Tonic-Clonic Seizures

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By: Nicholas Parekh

What is a seizure?

Seizures are neurological events characterized by sudden surges of electrical activity in the brain and are common in epileptic patients. Seizures usually last one to two minutes, and seizures that last for more than five minutes are considered to be a medical emergency. Patients are diagnosed with epilepsy when they have experienced two or more “unprovoked” seizures (i.e. seizures without a clear cause) that are more than 24 hours apart. “Provoked” seizures have non-epilepsy-related causes such as sleep deprivation or low blood sugar.

What is a tonic-clonic seizure?

When people think of seizures, they tend to think of the jerking and spasms associated with a tonic-clonic or grand-mal seizure. Despite the general public’s familiarity with them, tonic-clonic seizures are not very common, and most people who experience them only experience one in their lives.

Unlike partial (focal) seizures which affect an isolated area of the brain, generalized seizures affect the entire brain. Partial seizures can sometimes spread to the rest of the brain and transform into secondary generalized seizures. Tonic-clonic seizures are a subset of the more broad category of generalized seizures which also includes absence, atonic, and myoclonic seizures.

Under normal conditions, neurons are only actively firing in portions of the brain that are being used (e.g. areas of the brain involved in vision such as the occipital lobe are “on” when you are reading this article). However, during a tonic-clonic seizure, all parts of the brain are abnormally active and their neurons are firing simultaneously. This results in widespread effects such as the contraction of many different muscles at the same time and convulsion of the whole body.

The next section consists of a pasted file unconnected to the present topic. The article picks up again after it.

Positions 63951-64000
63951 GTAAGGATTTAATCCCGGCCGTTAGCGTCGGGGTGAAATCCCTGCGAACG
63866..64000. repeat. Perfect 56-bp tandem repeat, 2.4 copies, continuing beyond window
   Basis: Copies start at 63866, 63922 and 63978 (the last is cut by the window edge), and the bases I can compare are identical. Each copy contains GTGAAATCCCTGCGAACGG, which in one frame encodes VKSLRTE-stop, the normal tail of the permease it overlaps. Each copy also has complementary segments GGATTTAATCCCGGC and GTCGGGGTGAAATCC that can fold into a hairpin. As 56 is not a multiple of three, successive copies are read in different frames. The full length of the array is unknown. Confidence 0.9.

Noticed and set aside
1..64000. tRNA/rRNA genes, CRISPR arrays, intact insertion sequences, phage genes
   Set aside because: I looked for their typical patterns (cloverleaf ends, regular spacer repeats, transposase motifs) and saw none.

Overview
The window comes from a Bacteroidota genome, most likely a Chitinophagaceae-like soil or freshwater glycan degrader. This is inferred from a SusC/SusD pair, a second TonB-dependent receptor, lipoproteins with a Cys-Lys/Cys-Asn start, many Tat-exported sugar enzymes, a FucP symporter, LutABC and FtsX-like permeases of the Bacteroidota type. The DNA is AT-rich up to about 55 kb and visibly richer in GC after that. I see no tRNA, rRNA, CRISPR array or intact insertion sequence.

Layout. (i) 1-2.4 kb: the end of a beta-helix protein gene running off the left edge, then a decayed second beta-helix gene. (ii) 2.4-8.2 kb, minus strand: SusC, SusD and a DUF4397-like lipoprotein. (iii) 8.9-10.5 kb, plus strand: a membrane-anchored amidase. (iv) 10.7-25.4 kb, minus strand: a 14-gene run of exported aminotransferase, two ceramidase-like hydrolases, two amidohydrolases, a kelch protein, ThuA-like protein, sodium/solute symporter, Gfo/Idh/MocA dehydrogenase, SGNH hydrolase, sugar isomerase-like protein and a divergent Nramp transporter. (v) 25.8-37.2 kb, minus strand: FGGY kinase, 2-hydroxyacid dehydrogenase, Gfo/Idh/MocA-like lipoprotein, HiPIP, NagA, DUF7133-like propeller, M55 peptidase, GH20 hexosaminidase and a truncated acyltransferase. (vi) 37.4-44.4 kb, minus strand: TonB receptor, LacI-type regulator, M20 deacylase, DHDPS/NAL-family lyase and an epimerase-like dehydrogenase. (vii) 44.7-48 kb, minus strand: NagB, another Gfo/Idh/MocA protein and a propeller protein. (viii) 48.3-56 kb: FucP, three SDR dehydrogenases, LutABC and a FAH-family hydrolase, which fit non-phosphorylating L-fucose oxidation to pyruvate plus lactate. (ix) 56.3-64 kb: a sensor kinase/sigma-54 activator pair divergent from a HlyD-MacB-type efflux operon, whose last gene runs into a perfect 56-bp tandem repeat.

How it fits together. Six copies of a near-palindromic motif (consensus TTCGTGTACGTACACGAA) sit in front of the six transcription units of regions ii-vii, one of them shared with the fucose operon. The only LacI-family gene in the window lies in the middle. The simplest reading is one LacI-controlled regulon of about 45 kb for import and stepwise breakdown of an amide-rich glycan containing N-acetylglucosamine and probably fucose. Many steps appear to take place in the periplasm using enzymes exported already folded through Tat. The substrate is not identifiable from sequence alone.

Unlike individual tonic or clonic seizures, tonic-clonic seizures occur in 2 phases. First, the individual loses consciousness during the tonic phase. In this stage, their muscles rigidly contract for up to 20 seconds. “Tonic” refers to the increase in muscle tone caused by sustained muscle contraction during this phase. The rapid synchronized muscle contraction can result in the patient emitting a scream called an “epileptic cry” which is caused by the muscles surrounding the lungs contracting and forcing air through the contracted vocal cords.